Quest University may branch out into continuing education programs in the near future.
Canada’s first private, non-denominational university is contemplating the initiative as a way to better serve the community, Quest educational consultant Luce Melancon wrote in an email to The Chief. To gauge residents’ interest in non-credit programs, the not-for-profit university set up an online survey — www.surveymonkey.com/s/QuestContinuingEd.
“We already have 285 respondents; they are as interested in weekend classes as they are in weekday classes,” Melancon said.
The questionnaire will determine the viability of the program, she noted. Once that’s been determined, the survey will help establish not only the type of offerings the community desires, but also its format.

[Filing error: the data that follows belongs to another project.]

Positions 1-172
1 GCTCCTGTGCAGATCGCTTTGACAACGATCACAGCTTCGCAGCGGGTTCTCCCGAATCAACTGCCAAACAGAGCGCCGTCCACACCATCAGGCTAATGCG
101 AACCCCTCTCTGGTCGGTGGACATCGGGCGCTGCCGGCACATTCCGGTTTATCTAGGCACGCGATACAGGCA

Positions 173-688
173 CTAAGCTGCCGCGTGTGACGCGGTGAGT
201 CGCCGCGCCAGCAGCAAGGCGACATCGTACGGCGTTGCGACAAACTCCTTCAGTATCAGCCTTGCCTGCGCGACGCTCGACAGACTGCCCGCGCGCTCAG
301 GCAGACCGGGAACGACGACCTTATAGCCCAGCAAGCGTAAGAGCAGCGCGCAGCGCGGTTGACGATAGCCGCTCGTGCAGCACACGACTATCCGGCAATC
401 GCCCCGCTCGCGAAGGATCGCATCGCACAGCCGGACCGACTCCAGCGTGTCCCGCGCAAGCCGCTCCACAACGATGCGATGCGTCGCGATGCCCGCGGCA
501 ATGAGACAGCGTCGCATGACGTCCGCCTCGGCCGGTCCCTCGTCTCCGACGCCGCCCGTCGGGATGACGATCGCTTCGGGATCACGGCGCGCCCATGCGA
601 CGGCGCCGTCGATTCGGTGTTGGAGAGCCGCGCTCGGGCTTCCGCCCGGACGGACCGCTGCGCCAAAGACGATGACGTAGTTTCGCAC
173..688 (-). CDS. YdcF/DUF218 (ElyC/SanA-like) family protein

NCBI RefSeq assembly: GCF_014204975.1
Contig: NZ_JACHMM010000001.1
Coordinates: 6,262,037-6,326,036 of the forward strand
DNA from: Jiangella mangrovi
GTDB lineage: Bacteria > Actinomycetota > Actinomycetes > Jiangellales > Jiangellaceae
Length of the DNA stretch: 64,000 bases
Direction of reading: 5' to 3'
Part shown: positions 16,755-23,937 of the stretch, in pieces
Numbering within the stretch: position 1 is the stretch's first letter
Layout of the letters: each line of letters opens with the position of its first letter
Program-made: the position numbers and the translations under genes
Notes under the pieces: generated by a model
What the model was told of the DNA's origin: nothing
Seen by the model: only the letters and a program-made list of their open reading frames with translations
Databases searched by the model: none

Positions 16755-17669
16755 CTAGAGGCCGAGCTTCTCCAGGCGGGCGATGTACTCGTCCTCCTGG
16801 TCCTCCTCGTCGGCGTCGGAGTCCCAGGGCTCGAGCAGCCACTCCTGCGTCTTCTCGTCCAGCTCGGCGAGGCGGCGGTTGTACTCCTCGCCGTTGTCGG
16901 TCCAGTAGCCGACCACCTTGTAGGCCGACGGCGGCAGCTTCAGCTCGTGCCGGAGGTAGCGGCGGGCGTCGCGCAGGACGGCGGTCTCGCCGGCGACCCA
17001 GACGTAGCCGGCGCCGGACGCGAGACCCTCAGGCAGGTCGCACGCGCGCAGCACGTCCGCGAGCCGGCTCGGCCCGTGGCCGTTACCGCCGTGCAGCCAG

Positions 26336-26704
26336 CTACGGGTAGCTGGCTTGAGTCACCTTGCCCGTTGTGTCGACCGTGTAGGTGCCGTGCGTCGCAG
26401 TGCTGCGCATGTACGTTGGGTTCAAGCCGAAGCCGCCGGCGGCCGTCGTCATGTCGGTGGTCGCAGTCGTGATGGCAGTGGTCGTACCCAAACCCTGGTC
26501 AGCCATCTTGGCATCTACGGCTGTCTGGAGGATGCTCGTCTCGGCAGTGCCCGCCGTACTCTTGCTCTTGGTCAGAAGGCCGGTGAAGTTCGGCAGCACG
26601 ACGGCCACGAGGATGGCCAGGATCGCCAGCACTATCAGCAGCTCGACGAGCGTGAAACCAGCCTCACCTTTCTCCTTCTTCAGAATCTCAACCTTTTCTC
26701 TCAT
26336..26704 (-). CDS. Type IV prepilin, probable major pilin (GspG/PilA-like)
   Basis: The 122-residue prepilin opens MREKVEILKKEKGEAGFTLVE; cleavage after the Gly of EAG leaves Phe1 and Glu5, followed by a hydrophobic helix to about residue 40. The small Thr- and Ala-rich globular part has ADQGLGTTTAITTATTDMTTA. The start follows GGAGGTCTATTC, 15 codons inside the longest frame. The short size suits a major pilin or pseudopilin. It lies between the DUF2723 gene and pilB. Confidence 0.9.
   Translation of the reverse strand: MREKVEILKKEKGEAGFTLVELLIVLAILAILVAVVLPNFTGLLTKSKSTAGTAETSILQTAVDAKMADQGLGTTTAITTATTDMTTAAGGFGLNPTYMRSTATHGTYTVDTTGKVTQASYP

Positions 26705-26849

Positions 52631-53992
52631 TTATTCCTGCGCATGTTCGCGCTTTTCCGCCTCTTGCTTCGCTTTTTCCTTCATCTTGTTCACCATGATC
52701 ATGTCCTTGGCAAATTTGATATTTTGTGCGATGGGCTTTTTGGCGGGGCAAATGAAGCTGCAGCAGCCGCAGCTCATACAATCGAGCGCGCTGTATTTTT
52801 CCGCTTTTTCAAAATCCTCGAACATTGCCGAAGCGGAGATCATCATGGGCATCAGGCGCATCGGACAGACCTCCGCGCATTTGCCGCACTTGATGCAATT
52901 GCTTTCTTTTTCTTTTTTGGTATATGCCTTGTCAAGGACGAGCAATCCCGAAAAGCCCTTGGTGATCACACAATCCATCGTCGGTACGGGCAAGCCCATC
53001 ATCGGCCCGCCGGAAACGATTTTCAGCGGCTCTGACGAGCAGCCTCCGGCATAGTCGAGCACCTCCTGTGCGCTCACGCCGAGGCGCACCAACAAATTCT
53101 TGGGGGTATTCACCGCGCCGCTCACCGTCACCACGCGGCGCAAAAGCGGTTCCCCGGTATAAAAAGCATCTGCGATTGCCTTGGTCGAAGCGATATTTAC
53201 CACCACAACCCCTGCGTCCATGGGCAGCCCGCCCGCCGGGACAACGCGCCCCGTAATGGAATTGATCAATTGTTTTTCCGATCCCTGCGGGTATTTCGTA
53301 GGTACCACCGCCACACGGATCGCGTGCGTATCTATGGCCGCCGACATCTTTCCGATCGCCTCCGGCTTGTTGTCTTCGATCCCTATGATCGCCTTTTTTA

“There are many opportunities throughout the survey to add comments,” Melancon said. “Those comments are key to revealing nuances in the responses and to helping us enlist the appropriate instructors.”
The survey is the first of its kind for Quest. It was designed after school officials interviewed 60 key community members, including stakeholders from a variety of Sea to Sky organizations and demographics — from young mothers to sporting and health groups.
For the past three years, Quest has offered a non-credit program during the summer. Renew Your Quest runs for a week. The initiative’s enrolment has doubled since its start. It’s attracted academics from all over North America, local residents and parents of Quest students.
“For this coming summer, we have added a second week of the program,” Melancon said.
Squamish’s Capilano University campus also provides continuing studies and executive education courses.